|homosexual||world||1995||Aldiss, Brian. "Becoming the Full Butterfly " in Supertoys Last All Summer Long. New York: St. Martin's Griffin (2001; c. 1995); pg. 203.||"'People don't know themselves back there, Casper. They cannot take a deep breath and know themselves. Knowing they have -- facts. Wisdom, not so. Most are hung up on sex. Women are trapped in male bodies, thousands of gay men long to be hetero . . . Humanity has fallen into a bad dream, rejecting spirituality, clinging to self -- to lowly biological origins.' "|
|homosexual||world||1996||Fry, Stephen. Making History. New York: Random House (1996); pg. 39.||"What would you do if you discovered that there really was a gay gene? Or that black people have less verbal intelligence than white? Or that Asians are better at numbers than Caucasians? Or that Jews are congenitally mean? Or that women are dumber than men? Or that men dumber than women? "|
|homosexual||world||1996||Fry, Stephen. Making History. New York: Random House (1996); pg. 67.|| "'...You know in the camps there was a purple triangle too.'
'Really? Who for?'
'Take a guess.'
...'That wasn't the Gypsies?'
'Er . . . criminals then?'
'No, no.' "
|homosexual||world||1996||Fry, Stephen. Making History. New York: Random House (1996); pg. 81.||"The enemy. They will break into your car, burgle your house, molest your children, consign you to hellfire, murder you for drug money, force you to face Mecca, infect your blood, outlaw your sexual preferences, erode your pension, pollute your beaches, censor your thoughts, steal your ideas, poison your air, threaten your values, use foul language on your television. Destroy your security. Keep them away! " [The sentence contains disparate phrases which represent a wide variety of viewpoints.]|
|homosexual||world||1996||Fry, Stephen. Making History. New York: Random House (1996); pg. 248.|| "'Um, Steve. This is going to sound like a really stupid question, but I'm not gay am I?'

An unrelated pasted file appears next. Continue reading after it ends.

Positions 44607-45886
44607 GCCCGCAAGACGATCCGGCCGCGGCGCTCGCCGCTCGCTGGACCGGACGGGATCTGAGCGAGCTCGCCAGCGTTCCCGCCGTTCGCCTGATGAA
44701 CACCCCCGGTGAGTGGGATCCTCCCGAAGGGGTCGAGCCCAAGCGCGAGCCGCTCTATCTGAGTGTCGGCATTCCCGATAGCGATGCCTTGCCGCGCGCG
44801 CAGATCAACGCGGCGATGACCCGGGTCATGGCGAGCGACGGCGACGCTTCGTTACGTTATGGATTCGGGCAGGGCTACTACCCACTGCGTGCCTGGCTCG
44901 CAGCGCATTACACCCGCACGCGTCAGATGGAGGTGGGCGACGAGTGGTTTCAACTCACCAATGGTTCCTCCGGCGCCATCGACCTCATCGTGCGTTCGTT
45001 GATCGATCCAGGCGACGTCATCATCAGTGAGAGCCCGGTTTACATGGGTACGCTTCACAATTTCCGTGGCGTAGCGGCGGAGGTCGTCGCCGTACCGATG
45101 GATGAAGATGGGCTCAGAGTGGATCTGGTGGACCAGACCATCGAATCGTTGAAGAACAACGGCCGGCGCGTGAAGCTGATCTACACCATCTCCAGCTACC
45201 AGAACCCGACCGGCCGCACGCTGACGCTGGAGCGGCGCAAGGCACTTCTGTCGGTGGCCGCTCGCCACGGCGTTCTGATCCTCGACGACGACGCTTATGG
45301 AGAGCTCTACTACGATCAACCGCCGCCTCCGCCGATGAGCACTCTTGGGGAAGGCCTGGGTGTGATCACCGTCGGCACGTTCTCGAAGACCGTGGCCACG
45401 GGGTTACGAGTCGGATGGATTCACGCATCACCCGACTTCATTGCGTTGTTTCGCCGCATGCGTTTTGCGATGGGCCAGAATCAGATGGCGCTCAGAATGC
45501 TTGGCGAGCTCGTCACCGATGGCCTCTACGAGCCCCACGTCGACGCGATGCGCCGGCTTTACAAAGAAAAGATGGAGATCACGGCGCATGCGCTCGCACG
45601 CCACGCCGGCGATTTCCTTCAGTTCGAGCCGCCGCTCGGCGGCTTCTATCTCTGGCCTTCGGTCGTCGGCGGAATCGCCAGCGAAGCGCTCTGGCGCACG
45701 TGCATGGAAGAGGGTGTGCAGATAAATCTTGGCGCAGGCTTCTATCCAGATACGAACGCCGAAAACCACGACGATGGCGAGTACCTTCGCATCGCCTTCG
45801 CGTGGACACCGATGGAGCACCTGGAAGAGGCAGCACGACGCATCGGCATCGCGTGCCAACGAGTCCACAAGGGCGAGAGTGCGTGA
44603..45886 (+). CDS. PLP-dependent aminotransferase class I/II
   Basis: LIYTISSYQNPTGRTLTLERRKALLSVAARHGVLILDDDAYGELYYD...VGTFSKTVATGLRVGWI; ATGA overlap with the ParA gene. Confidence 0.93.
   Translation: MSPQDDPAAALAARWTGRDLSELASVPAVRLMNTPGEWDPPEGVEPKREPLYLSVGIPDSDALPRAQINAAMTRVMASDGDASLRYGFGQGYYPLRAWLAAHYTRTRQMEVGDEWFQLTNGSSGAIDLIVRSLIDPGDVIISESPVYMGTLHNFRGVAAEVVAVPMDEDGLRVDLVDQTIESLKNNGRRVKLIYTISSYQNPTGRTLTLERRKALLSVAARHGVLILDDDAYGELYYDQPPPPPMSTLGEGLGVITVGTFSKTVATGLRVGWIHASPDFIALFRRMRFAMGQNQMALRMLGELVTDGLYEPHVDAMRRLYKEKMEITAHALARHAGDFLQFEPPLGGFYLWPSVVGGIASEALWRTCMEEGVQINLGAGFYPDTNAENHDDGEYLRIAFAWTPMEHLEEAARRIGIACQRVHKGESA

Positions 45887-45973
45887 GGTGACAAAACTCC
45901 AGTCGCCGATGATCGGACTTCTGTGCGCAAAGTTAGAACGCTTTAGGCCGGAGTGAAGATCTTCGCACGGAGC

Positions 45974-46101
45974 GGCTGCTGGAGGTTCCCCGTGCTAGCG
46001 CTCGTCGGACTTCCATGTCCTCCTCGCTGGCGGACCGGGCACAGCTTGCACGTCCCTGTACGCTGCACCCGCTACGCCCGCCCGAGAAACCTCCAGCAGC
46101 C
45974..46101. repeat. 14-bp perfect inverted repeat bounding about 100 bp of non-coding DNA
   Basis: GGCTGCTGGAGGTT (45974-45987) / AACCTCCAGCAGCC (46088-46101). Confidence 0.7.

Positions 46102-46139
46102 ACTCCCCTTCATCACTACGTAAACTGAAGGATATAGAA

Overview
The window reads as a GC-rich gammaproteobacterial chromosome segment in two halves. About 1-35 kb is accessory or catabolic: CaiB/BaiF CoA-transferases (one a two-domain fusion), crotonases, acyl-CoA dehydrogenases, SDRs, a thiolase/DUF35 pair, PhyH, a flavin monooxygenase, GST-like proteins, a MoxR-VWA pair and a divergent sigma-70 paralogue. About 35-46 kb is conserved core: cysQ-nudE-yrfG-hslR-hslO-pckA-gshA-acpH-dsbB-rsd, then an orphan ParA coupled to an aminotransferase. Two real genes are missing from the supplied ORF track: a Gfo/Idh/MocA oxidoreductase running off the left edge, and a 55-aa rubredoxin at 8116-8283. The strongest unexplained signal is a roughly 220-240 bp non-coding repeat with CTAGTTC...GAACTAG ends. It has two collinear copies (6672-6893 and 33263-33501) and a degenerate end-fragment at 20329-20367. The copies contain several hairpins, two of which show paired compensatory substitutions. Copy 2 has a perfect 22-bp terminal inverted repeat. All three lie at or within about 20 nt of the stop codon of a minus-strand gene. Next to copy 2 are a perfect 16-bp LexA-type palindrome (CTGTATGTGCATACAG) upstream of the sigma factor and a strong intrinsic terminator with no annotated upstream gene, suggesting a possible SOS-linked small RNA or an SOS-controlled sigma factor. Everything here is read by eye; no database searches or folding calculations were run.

Steve frowned. 'Gay? Sometimes, I guess. Sure.'
'No, no, you misunderstand me. Am I . . .you know, like . . . um, you know . . . ?'
'You know! Am I . . . a fairy? Queer?'
Steve went absolutely white. 'F---'s sake, Mikey!... Jesus, man. Are you crazy?' "
|homosexual||world||1996||Fry, Stephen. Making History. New York: Random House (1996); pg. 275.|| "'...We have nothing against him other than that he is a suspected homosexual.'
'A homosexual?' My mother's eyes rounded in horror. 'Is this what this is all about, because let me assure you, Mr. Hubert... that my son is no homosexual! Absolutely not.' "
|homosexual||world||1996||Fry, Stephen. Making History. New York: Random House (1996); pg. 307.|| "'where I come from there's this thing called political correctness... it means you get into trouble if you don't give equal rights to women, disabled people, people from all ethnic backgrounds, black, Asian, Hispanic, American Indian, whatever, and of course gays. That is, lesbians and . . . you know, fruits, or whatever you call them here. If they so much as suspect you of being offensive, or bigoted or even faintly patronizing to any of those groups you can get fired from your job, sued in court . . . you're an outcast.'
'You're putting me on, right?' "
|homosexual||world||1996||Fry, Stephen. Making History. New York: Random House (1996); pg. 307.|| "'You're putting me on, right?'
'No, no. Really. Homosexuals are called gays and they have parades and Gay Pride marches and Mardi Gras festivals and whole streets and quarters are given over to gay shops and gay bars and gay restaurants and gay banks and gay insurance brokers, gay everything. Only it's a bit more complicated because they've started to use the word 'queer' again, just as blacks call themselves 'niggers' . . . it's called 'reclaiming,' something like that. In Hawaii gay people can even get married. There's a right-wing backlash of course. The liberals think there's still a lot of discrimination, the Bible-thumpers think it's all gone too far and that political correctness is an un-American contamination.' "
|homosexual||world||1996||Willis, Connie. Bellwether. New York: Bantam Spectra (1997; 1st ed. 1996); pg. 74.||"Bigotry is one of the oldest and ugliest of trends, so persistent it only counts as a fad because the target keeps changing: Huguenots, Koreans, homosexuals, Muslims, Tutsis, Jews, Quakers, wolves, Serbs, Salem housewives. Nearly every group so long as its small and different, has had a turn... "|
|homosexual||world||1997||Ing, Dean. Flying to Pieces. New York: Tom Doherty Associates (1997); pg. 168.||-|
|homosexual||world||1998||Disch, Thomas M. The Dreams Our Stuff Is Made Of: How Science Fiction Conquered the World. New York: Simon & Schuster (2000; c. 1998); pg. 111.||Pg. 111: "...was not only embalmed in heroin through most of his adult life but had murdered his wife--and, like O. J. Simpson, got away with it. He was openly queer long before most other gays uncloseted themselves, and his published erotic fantasies dwelled obsessively on pedophilic rape and murder. As a transgressor, Burroughs was in a class with Gilles de Retz. " [More about William Burroughs.]; Pg. 134: transsexuals|